Honey bees disappearing may be a greater threat than global warming

A while ago there were stories making all the major news outlets about the disappearance of honeybees. No one knew why. Some were even suggesting that cell phones signals were causing it.

Not having heard more about it in a couple years, I thought perhaps scientists had come up with a solution to the mystery. I was wrong.

The other night I saw a program on PBS that made it clear that the problem is anything but solved. Colony Collapse Disorder, as it has been dubbed, is affecting 35 states in the US, as well as Europe, South America, India, and China. We’ve already lost 35% of the bees in the US, and we’re losing 8% more every year. Honey bees were being predicted to be extinct in the US by 2035 before CCD, just from loss of habitat, pesticides, and parasites. Now it’s likely to happen much sooner.

Used to be, a beekeeper would drop off his hives at an orchard or strawberry patch for free… his primary source of income was honey, with perhaps a sideline in bee pollen, bees wax and royal jelly. However, when truck farming began in earnest in the fifties, apiculture became big business. In 1960, beekeepers were charging $3 per hive. By 2004, that figure had inflated to $60. But since then, as bees have disappeared and demand for bees has risen, the figure now can be as much as $180 per hive, even higher in some places.

In 2006, American beekeepers had to import bees for the first time in 80 years. A farmer now pays more for pollination than he does for fertilizer, water, or labor. How much of that cost can he pass on to consumers before pricing himself out of business? Are you willing to pay $25 a pound for almonds? And farmers can’t quickly alter their crop yield to match market demand; they have to make decisions about what and how much to grow a year or more in advance.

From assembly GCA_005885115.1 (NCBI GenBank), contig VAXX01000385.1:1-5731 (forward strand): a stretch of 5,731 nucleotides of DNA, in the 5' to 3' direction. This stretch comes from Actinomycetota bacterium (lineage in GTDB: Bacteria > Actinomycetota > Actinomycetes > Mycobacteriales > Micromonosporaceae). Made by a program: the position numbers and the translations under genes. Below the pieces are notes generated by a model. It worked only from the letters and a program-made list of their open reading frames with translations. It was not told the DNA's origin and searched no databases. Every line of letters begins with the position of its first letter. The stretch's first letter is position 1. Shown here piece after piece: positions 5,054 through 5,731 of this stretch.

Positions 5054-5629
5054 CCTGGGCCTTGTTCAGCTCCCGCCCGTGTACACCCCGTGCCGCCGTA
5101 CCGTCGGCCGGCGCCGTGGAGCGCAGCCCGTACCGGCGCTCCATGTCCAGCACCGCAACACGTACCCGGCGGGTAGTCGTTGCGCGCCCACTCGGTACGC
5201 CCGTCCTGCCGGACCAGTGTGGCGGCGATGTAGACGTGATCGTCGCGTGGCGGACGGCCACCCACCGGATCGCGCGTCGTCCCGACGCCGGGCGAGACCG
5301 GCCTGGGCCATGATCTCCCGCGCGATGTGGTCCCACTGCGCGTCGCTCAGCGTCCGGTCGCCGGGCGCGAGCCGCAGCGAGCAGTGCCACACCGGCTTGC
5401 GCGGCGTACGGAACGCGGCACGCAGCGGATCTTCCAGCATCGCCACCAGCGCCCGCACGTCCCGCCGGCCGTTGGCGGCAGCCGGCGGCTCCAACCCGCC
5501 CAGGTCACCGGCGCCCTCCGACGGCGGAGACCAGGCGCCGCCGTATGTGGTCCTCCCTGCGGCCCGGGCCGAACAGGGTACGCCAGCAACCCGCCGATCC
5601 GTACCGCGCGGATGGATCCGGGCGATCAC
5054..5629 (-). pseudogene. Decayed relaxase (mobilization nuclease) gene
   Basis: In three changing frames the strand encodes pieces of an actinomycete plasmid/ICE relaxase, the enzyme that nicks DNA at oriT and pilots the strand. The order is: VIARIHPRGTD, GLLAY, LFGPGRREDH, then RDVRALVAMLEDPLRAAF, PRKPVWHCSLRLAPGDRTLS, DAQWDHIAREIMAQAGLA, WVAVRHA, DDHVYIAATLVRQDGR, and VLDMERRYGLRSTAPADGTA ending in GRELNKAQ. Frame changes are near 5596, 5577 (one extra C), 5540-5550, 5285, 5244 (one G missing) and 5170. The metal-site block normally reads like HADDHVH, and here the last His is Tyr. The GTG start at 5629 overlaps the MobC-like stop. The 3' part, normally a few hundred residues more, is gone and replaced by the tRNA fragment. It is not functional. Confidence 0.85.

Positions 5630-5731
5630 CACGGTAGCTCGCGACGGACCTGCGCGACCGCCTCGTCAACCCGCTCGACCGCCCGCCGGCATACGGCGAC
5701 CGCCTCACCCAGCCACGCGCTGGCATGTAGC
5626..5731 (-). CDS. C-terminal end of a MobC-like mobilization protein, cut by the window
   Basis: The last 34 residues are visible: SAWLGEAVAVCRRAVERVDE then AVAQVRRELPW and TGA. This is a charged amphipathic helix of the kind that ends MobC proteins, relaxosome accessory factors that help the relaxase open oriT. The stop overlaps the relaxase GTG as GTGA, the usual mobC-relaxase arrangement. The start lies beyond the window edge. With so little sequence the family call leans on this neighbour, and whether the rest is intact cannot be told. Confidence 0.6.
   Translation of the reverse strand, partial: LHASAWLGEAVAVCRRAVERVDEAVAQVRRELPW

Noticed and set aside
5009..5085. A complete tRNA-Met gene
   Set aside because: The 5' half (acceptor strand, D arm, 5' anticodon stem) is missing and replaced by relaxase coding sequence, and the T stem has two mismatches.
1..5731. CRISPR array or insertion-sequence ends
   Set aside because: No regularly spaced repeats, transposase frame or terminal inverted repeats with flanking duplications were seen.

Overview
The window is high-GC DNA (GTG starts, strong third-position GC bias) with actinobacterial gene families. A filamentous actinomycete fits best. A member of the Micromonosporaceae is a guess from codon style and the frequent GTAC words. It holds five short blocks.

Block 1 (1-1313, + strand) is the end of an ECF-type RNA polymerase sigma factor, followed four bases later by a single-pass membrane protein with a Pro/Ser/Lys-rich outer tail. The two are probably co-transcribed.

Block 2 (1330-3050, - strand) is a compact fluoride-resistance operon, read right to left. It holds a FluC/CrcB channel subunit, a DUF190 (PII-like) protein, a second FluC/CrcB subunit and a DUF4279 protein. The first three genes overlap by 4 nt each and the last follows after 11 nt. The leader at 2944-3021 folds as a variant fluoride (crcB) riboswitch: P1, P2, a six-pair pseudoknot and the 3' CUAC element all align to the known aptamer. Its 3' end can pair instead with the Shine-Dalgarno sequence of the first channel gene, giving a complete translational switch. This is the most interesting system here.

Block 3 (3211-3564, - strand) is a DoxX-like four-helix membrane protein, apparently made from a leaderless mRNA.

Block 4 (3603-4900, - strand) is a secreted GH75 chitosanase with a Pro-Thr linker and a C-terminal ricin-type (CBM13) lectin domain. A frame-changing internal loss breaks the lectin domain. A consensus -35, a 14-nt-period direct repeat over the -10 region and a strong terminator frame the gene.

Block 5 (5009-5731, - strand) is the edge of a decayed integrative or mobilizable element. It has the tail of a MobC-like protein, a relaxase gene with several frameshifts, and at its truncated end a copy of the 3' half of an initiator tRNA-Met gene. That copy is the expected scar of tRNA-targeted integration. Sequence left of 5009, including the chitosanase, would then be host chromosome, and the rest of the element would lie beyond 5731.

Why should you care? Aside from the cost of your food spiraling up, the nutritive value will begin spiraling down. This morning, for example, I had a bowl of oatmeal with cherries, walnuts, and yogurt for breakfast. The cherries are supposed to prevent gout, walnuts are good for my brain, and the yogurt – frankly, I don’t remember what yogurt is supposed to be good for, but it tastes nasty, so it must be good for me. If bees disappear, I’ll have no cherries, no walnuts, and likely no yogurt… most of what cows eat is pollinated by bees. So, in addition to a higher tab for groceries, mankind’s health will deteriorate, raising the cost of healthcare.

Oh, and some of the medicines the doctor would normally treat you with won’t be available, either, because they come from plants that… you guessed it.


The only reason I can think of that people aren’t up in arms about this is that we are so overwhelmed with other things going wrong, we just can’t get excited about another crisis. One senator, during discussion of a bill to throw a puny $4 million bone to research of CCD, said: ‘If 1 of every 3 cows in this country was dropping dead, you can bet the Department of Agriculture would be moving heaven and earth to find a cure.’ There’s some truth to that. We don’t see bees, generally, don’t think about them much except as a nuisance at a picnic. But we cannot continue our present lifestyle without them.

Can science fix this problem before it’s too late? Well, we have maybe a dozen years. How long have we been waiting on a cure for cancer?

Author: Lakamsani